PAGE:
Had enough of surf and seafood for the moment? Then there are plenty of stunning trails waiting to be walked in Co Clare.

There is no cheaper way to clear the head, soothe the soul and explore the outdoors than a good walk. Whether you live in Co Clare or are just visiting, make sure you pack your rain gear and head out into the elements for a stroll in the wilds of the Banner County. The following are some of our favourite walks in Clare. We know it’s not an exhaustive list though, so please let us know about your favourite routes!

1. Dromore Wood Nature Reserve

Distance: 6km

OS Map: 58

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This easy yet beautiful walk through the southeastern area of the Burren region will take you approximately two hours. The 400-hectare Dromore Woodland Nature Reserve is known for the diversity of its flora and fauna. It is packed with nature’ marvels to explore with a river, lakes, limestone pavement, and rich woodland species. It also has several historic sites, including the 17th century O’Brien Castle, the site of Cahermacrea Castle, the site of Kilakee Church, two ring forts and a lime kiln. Start from the village of Ruan (northwest of Ennis town) and follow the purple National Loop arrow.

2. Caher Valley Loop

Distance: 14.5km

OS Map: 51

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This is a bit of a tougher walk than the first, with 300m of climbing. It will take 3 hrs 30 mins to complete. Follow the red arrows on white backgrounds up the Caher Valley on a minor road before following an elevated green road. Make sure to look up from your feet and take in the stunning views of the surrounding Burren landscape, paying close attention to the views of the Aran Islands which are particularly spectacular.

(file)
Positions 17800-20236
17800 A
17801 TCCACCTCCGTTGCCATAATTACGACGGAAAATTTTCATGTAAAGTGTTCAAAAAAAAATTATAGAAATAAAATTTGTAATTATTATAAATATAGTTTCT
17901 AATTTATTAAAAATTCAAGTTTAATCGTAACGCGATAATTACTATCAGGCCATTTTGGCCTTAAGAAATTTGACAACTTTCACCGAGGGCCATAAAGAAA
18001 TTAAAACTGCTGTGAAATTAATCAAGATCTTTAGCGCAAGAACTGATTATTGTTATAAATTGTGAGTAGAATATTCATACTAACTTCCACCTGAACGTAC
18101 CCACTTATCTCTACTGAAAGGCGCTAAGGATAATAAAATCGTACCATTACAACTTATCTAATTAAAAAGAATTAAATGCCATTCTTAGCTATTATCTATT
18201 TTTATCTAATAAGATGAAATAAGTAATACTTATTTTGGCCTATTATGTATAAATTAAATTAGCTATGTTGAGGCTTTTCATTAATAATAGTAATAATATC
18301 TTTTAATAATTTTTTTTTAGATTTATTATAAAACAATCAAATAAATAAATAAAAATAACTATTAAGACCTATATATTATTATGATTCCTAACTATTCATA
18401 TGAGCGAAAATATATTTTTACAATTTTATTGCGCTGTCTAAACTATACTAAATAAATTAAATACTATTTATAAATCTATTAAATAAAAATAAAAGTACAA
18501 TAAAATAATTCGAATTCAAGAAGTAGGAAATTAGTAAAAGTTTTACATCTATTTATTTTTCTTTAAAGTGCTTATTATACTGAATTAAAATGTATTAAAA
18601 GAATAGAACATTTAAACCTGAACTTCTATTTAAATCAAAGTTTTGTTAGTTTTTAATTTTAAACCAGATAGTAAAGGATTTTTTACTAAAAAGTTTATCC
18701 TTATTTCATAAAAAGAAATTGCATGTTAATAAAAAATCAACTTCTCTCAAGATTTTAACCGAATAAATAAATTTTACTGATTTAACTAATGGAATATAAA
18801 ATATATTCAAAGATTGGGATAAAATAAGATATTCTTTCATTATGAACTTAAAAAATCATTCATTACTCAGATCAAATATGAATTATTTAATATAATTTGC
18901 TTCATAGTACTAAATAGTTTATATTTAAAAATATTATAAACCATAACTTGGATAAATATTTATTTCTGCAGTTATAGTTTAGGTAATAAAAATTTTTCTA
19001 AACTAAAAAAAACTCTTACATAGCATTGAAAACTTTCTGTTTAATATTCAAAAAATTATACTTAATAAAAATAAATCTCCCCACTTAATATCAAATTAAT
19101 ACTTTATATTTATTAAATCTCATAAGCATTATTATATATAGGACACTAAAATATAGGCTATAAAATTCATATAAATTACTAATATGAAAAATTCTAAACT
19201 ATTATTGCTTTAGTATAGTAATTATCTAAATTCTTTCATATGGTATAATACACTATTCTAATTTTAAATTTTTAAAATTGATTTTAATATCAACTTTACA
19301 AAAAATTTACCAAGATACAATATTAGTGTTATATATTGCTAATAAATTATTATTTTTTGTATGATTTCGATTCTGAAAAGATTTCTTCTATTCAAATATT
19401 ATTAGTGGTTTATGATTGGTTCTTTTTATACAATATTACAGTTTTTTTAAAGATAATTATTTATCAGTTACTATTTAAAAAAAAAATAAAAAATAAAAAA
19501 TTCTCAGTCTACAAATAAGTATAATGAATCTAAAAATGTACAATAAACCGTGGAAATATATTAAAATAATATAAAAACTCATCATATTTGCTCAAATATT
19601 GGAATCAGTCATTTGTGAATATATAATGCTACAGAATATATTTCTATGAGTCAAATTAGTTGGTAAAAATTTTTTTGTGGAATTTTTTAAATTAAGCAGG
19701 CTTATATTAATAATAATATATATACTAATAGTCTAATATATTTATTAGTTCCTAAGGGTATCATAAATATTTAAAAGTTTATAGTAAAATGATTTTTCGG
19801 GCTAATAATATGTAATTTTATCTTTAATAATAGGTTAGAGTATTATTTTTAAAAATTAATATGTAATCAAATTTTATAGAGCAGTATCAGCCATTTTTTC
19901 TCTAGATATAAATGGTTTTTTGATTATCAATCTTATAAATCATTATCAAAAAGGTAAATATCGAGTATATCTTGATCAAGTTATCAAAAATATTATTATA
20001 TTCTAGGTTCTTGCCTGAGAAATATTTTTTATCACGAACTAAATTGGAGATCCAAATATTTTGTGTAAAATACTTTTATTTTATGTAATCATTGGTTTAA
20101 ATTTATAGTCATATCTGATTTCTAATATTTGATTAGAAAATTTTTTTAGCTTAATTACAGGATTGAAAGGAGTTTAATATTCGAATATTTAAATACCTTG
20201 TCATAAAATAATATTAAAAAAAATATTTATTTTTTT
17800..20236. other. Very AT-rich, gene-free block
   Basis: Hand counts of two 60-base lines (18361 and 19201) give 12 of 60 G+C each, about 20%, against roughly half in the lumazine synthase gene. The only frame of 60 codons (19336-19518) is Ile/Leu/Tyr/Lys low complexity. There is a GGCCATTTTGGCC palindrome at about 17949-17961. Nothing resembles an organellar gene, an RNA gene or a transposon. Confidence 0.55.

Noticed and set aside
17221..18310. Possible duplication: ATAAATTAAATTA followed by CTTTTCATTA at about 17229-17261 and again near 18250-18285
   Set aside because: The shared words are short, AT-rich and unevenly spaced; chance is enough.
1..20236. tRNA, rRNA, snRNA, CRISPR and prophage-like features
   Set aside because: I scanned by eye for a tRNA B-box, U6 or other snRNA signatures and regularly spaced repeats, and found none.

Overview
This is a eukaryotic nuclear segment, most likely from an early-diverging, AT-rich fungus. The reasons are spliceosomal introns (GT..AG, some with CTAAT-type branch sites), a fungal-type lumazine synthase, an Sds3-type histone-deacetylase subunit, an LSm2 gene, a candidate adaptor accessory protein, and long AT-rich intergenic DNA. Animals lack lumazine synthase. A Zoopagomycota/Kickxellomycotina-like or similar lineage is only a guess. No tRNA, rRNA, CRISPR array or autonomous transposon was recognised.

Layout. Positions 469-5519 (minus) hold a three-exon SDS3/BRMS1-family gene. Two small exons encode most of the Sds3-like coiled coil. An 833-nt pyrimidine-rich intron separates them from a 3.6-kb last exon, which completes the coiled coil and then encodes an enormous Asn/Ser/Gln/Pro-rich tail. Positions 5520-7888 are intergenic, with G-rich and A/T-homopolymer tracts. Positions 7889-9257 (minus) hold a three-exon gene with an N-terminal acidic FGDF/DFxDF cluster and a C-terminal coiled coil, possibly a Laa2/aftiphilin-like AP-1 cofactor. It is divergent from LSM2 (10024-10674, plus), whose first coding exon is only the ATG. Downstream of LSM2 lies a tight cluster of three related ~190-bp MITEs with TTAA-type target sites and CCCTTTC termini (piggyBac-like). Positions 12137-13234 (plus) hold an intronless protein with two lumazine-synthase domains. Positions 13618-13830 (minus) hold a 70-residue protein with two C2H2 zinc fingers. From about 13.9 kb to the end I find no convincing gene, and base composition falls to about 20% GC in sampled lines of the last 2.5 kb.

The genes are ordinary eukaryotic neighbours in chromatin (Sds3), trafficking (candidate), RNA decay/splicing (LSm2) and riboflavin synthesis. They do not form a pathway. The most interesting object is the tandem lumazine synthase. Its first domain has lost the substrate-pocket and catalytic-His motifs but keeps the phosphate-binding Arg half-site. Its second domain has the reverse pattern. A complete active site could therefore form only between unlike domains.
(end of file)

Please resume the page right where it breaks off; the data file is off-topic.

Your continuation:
3. Kilkee Cliff Walk

Distance: 8km

OS Map: 63

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The Kilkee cliff walk is every bit as mesmerising as the Cliffs of Moher trail – just without the crowds or the fencing! Some of the key attractions of this 8km cliff walk are the Pollock Holes, Diamond Rocks and Intrinsic Bay. The usual start point is at the Diamond Rocks Café at the West End of the town of Kilkee. There are no walls between the walkway and the cliff’s edge, so you’ll get your daily dose of adrenaline just by walking. But remember to be careful!

Things to do in Clare: the complete guide for the outdoor enthusiast

4. The Lough Avalla Farm Loop

Distance: 8km

OS Map: 51

Lough Avalla Farm Loop Walk.
Photo: Eoin Hogan

This is the perfect walk to experience the beauty of the Burren National Park. The trail is easy but has a few challenging spots, so allow two to three hours to complete it. Meander through the classic Burren limestone pavement and note the fascinating geological features. As you gain height, you’ll be treated to views of Mullaghmore. Keep an eye out for the delightful details left by a local farmer along the way. They include a stash of handmade hazel walking sticks for visitors to use and drop back, handmade hazel gates and stiles, and two glass mugs by a hazel tree to allow walkers to drink from the well. It’s rumoured to cure diabetes!

Check out everything you need to know about the Lough Avalla Farm Loop.

5. Cliffs Of Moher Coastal Walk

Distance: 18km

OS Map: 51 and 77

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This route offers a much better way to see the Cliffs of Moher than simply parking up across the road from them. Walk to the cliffs and you’ll enjoy the best views on the approach! The full Cliffs of Moher Coastal Walk is 18km long, but really you can start and finish anywhere, so make it as short as you like. But be warned, this route is along an exposed clifftop path so it requires some common sense and a healthy level of fitness. Combining steep ascents, flagstone steps and farm tracks, the Cliffs Of Moher Coastal Walk is a tough but spectacular walk. It will take four and half hours and is waymarked with a blue arrow on a white background. The usual starting point is Liscannor.

6. The Burren Way

Distance: 114km

OS Maps: 51, 52, 57 and 58

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For a long-distance walk in Clare, the Burren Way is a great choice. The Burren is well known for its unusual landscape and what better way to experience the limestone pavements than on foot. Winding its way from Lahinch to Corrofin, the karst landscape of bedrock makes for a piercing contrast to the deep emerald green of the Atlantic swell below. It will take around five days to make your way along the quiet tarmac roads, forest paths, tracks and up a few of the sweat-inducing climbs.

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By Orla O'Muiri

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